IDE Training Course, Part 1: A Detailed Look at the Basics and Technology

Hardware Check: The Proper Cables

Modern drives with UltraDMA/66 or UltraDMA/100 require the use of 80-wire IDE cables. Though they only require 40 of them directly (it's still a 40-wire connection), the other half makes sure that the operation is smooth.

From left to right: 50-wire SCSI-2 cable, 80-wire IDE cable, 34-wire floppy cable.

The purchase of twisted cables is a prudent investment. These offer significantly less resistance to the air that is circulating in the cabinet. They also allow you to get a better look at the inside of a computer that is so equipped.

Left: twisted floppy cable, also available for IDE. Though these cables are expensive, they don't block essential air circulation inside the cabinet.

Dreams of the future: the cable on the left is for Serial ATA. First drives and controllers will be available from dealers as early as this summer.

Connecting And Configuring: You Don't Have To Be A Rocket Scientist

The technical specs are quite simple: there's one master drive and one slave drive per channel. You make the settings with jumpers directly on the drives, which are usually marked clearly nowadays.

While you can use 40-wire cables any way you like, 80-wire IDE cables are different. The connectors are color-coded - blue is the connector for the adapter, the black and gray cables are for the drives. While it is not important where you actually place the master or the slave, you should preferably use the outer connector if you connect only one drive, as otherwise signal reflections may occur.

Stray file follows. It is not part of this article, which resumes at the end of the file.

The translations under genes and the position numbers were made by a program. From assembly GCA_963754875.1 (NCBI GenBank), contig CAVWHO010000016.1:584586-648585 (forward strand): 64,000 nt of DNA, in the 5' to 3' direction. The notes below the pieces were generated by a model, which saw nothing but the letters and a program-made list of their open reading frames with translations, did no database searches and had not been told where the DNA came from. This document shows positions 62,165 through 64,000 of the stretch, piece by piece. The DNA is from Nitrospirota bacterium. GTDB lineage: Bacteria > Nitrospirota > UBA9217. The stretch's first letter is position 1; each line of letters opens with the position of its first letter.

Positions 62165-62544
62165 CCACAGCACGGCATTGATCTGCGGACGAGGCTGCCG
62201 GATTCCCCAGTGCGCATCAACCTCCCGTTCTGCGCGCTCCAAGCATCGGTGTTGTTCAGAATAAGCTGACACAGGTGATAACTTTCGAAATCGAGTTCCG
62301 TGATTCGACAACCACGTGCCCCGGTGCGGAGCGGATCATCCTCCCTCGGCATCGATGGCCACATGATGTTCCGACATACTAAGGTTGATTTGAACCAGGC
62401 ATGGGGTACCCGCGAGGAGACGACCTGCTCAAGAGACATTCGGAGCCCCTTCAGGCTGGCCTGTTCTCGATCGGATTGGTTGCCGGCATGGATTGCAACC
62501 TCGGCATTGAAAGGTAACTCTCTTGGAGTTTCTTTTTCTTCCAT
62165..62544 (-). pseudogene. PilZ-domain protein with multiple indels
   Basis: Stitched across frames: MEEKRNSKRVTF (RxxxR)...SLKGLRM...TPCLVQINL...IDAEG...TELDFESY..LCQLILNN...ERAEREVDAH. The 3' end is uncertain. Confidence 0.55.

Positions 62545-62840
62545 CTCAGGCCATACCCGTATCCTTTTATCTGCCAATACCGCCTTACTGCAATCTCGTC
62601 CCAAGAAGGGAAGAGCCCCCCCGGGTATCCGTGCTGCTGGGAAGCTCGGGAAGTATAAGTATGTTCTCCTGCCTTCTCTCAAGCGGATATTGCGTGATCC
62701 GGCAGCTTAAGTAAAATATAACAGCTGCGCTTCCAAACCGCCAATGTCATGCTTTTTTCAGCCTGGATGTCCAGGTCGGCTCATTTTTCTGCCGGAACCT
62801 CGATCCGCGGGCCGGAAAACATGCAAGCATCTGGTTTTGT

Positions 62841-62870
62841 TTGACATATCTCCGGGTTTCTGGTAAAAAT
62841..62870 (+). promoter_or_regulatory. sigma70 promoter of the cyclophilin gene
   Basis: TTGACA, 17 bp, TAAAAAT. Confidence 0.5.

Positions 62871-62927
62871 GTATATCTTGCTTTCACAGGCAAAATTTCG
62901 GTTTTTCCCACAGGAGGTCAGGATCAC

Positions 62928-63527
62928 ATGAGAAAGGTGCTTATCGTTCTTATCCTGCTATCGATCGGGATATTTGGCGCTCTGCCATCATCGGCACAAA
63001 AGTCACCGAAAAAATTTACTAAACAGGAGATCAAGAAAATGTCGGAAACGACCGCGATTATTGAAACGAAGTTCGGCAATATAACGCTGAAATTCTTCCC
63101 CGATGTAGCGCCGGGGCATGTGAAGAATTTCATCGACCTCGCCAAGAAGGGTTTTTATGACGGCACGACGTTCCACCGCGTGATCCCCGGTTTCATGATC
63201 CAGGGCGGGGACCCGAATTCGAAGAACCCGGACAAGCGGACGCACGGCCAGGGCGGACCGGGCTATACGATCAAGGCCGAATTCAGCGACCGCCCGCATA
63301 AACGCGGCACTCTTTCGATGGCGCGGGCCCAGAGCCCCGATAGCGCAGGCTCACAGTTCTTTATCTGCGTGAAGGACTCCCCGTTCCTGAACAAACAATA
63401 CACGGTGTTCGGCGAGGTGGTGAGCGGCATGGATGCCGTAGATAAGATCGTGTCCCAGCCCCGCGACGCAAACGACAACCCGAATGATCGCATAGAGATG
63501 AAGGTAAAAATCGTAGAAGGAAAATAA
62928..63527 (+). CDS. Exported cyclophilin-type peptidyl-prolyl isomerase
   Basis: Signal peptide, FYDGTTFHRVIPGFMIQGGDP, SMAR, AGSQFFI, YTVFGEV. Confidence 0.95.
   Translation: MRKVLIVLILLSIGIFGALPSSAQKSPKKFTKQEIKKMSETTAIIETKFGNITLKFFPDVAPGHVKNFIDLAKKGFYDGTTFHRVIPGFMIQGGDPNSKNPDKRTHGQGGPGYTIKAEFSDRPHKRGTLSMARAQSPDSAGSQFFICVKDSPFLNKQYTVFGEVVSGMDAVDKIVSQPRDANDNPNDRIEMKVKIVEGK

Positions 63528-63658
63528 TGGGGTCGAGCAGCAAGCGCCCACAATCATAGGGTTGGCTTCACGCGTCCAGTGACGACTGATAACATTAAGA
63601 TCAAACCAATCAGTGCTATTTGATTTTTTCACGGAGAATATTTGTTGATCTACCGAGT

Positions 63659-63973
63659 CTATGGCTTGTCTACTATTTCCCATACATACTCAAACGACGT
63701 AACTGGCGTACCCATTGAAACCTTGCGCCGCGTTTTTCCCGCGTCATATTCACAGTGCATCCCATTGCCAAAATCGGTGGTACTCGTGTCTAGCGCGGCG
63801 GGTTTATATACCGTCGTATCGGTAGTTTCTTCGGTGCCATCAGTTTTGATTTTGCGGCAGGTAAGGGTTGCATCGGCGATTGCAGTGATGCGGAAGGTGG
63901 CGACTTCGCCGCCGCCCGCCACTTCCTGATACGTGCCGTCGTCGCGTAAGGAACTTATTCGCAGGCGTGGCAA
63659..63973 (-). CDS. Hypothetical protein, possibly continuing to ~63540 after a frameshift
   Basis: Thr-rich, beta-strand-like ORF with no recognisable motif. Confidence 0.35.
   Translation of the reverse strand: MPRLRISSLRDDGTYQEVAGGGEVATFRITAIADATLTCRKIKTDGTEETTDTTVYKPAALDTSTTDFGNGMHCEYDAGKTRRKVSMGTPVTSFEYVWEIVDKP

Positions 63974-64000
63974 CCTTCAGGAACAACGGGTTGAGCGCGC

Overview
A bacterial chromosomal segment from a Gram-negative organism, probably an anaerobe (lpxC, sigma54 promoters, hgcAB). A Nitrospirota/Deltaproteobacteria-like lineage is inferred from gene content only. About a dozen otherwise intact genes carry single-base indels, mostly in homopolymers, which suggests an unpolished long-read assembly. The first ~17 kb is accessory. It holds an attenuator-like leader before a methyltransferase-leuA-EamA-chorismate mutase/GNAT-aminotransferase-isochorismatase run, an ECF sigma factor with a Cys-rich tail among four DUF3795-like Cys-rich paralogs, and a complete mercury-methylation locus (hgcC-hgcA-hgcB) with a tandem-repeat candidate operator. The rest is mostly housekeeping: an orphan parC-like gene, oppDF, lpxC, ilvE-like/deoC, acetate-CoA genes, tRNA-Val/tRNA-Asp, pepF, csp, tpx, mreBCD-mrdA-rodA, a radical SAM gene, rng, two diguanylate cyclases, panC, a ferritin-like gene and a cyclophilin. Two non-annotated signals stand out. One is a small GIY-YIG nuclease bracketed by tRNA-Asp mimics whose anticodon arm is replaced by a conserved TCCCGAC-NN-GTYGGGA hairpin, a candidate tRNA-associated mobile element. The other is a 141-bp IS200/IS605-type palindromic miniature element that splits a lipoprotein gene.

The most valuable advice for connecting IDE devices, however, is to always use common sense. For example, you might want to avoid using an old CD-ROM drive in combination with a brand-new hard drive. For some controllers, you still can't rule out the possibility that the total performance may suffer because of very different protocols and transmission capacities.

A Look Back On Performance: From 3.2 To 120 GB

In order to give you a better picture of the fast-paced, albeit often underestimated, development in hard drive capacity, we put various representatives of different generations to the test for you, using a modern system. We included the following drives:

UltraDMA/33: Quantum Fireball ST 3.2A

This drive was our partner in a multitude of hardware tests in all categories at the end of the 90's. Featuring 5,400 rpm and a buffer of 256 kB, it was one of the highlights a little less than five years ago.

The Quantum Fireball ST 3.2A offered the highest performance in 1997 and 1998. Modern operating systems like Windows 2000 or Windows XP, however, lose much of their speed because of these vintage models. For new computers, remember: stay away from old drives.

UltraDMA/33: IBM DTTA351010

The DTTA series from IBM was available with either 5,400 or 7,200 rpm. Sporting a buffer of 512 kB, this drive was populated rather decently, but it was one of the final models before UltraDMA/66 was introduced.

A whopping eight different versions of the Deskstar 16GP were available. The 14GXP was quite similar technologically, and it was also IBM's first IDE family with 7,200 rpm.

UltraDMA/66: Seagate Barracuda ATA (ST320430A)
Seagate's first IDE hard drive with 7,200 rpm went by the name of Barracuda ATA. For today's standards, the drive featuring a 512 kB buffer gets extremely hot and makes a lot of noise - a rough diamond of days gone by, really, quite characteristic of the wild days of the UltraDMA/66.

UltraDMA/100: Western Digital WD1200

Western Digital's high-end drives are still counted among the best to be had in the area of hard drives. The WD1200 with a capacity of 120 GB is available with a buffer of either 2 MB or an impressive 8 MB (1200BB and 1200JB, respectively). Its rotational speed of 7,200 rpm also makes for short access times.

The WD1200 is still one of the fastest IDE hard drives on the market.